Image courtesy of Daniel Thomas-6 via Unsplash

1. Show your character interacting with the setting. This relates to the “show don’t tell” adage. Instead of telling the reader that a storm is approaching, show your character running outside to bring in the baby’s teddy bear so it doesn’t get ruined.

2. Use setting to create tension. At times, your character should be at odds with their world, whether it’s the natural or physical world. Perhaps the roof develops a leak moments before an important visitor arrives.

3. Consider senses other than sight. How does your setting smell? If your character imagines touching the faraway mountain range, would it be smooth or rough?

4. Include unusual story-specific details. The sky isn’t simply “blue,” is it? Maybe it’s an inky blue that matches the sapphire in your character’s new engagement ring.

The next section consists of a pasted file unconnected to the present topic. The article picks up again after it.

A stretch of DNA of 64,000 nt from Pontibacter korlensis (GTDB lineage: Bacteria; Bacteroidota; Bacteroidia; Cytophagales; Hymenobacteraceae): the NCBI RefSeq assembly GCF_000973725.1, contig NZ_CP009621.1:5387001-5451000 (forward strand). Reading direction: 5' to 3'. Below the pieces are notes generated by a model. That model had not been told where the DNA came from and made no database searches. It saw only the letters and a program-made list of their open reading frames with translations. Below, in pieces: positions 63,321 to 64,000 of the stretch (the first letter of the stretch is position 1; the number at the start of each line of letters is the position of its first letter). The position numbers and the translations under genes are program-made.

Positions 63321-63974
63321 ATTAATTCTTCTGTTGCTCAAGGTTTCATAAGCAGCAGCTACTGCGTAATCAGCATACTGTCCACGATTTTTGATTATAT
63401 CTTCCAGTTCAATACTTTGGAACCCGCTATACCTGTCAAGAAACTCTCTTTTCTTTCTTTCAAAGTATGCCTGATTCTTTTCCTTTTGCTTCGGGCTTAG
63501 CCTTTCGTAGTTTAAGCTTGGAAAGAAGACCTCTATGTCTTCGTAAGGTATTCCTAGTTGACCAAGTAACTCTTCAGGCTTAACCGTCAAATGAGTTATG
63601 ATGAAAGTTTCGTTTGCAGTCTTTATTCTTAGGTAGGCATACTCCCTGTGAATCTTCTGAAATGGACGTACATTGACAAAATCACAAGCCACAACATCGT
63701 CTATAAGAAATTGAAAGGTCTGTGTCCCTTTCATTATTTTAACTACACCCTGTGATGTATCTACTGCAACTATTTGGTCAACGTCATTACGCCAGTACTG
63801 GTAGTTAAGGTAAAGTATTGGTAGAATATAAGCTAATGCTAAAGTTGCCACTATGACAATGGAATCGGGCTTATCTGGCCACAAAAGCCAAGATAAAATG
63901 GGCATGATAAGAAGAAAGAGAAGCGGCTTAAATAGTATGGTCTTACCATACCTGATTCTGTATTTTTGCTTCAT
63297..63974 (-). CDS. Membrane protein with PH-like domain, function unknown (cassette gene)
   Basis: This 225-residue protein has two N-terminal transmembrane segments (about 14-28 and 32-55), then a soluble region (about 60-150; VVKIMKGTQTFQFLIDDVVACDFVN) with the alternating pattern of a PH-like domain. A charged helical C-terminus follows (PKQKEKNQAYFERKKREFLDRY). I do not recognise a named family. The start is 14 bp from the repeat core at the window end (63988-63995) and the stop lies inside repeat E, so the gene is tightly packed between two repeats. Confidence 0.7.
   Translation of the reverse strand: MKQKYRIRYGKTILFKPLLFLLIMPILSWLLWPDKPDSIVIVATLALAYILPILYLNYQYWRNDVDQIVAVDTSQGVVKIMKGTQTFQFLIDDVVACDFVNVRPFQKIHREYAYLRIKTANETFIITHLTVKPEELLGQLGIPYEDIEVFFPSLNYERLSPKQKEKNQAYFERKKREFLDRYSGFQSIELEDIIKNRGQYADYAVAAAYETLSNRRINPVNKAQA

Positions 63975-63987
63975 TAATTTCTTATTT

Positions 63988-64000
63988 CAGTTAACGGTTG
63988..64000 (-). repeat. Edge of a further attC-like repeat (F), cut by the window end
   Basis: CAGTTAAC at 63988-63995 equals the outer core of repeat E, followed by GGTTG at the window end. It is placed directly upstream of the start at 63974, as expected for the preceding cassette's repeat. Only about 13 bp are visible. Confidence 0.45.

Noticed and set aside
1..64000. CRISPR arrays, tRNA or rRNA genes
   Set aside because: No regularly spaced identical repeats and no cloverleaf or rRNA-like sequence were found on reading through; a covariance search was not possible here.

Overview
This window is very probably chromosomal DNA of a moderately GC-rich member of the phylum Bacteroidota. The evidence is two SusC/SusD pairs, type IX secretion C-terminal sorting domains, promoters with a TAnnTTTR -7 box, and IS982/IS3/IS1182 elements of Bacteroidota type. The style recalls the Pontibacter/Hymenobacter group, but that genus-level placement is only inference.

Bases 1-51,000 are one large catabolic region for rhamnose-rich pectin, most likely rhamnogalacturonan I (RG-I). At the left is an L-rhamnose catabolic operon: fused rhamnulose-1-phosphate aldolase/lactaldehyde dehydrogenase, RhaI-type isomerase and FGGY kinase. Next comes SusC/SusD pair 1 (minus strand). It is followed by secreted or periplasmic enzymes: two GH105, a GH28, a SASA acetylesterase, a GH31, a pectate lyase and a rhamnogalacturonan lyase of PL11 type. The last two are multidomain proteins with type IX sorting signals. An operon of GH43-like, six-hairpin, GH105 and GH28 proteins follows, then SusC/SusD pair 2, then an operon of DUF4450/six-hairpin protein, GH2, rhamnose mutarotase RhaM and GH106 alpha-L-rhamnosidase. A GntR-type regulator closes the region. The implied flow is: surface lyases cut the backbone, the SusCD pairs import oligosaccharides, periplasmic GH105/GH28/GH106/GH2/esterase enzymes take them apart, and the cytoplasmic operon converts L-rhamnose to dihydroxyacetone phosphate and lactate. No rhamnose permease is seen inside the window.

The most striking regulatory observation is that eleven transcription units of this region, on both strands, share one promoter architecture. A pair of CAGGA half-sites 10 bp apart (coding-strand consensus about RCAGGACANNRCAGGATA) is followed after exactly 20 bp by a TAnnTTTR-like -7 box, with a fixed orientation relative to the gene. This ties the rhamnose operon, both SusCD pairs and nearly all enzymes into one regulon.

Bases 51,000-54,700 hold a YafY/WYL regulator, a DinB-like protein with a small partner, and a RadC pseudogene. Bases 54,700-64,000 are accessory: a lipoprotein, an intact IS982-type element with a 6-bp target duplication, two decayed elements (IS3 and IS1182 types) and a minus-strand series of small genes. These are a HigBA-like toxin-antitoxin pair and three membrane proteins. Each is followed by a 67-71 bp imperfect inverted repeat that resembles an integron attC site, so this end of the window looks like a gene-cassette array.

5. Show how the setting changes over the course of the story. If your character’s life is disintegrating, their surroundings might reflect that. The progression of the seasons is another good place to start.

You may also wish to consider why your story is set where it is. Why did you choose its particular setting? If there’s something unique, some reason the story needs to take place here, then make sure to share that with your reader to heighten their engagement.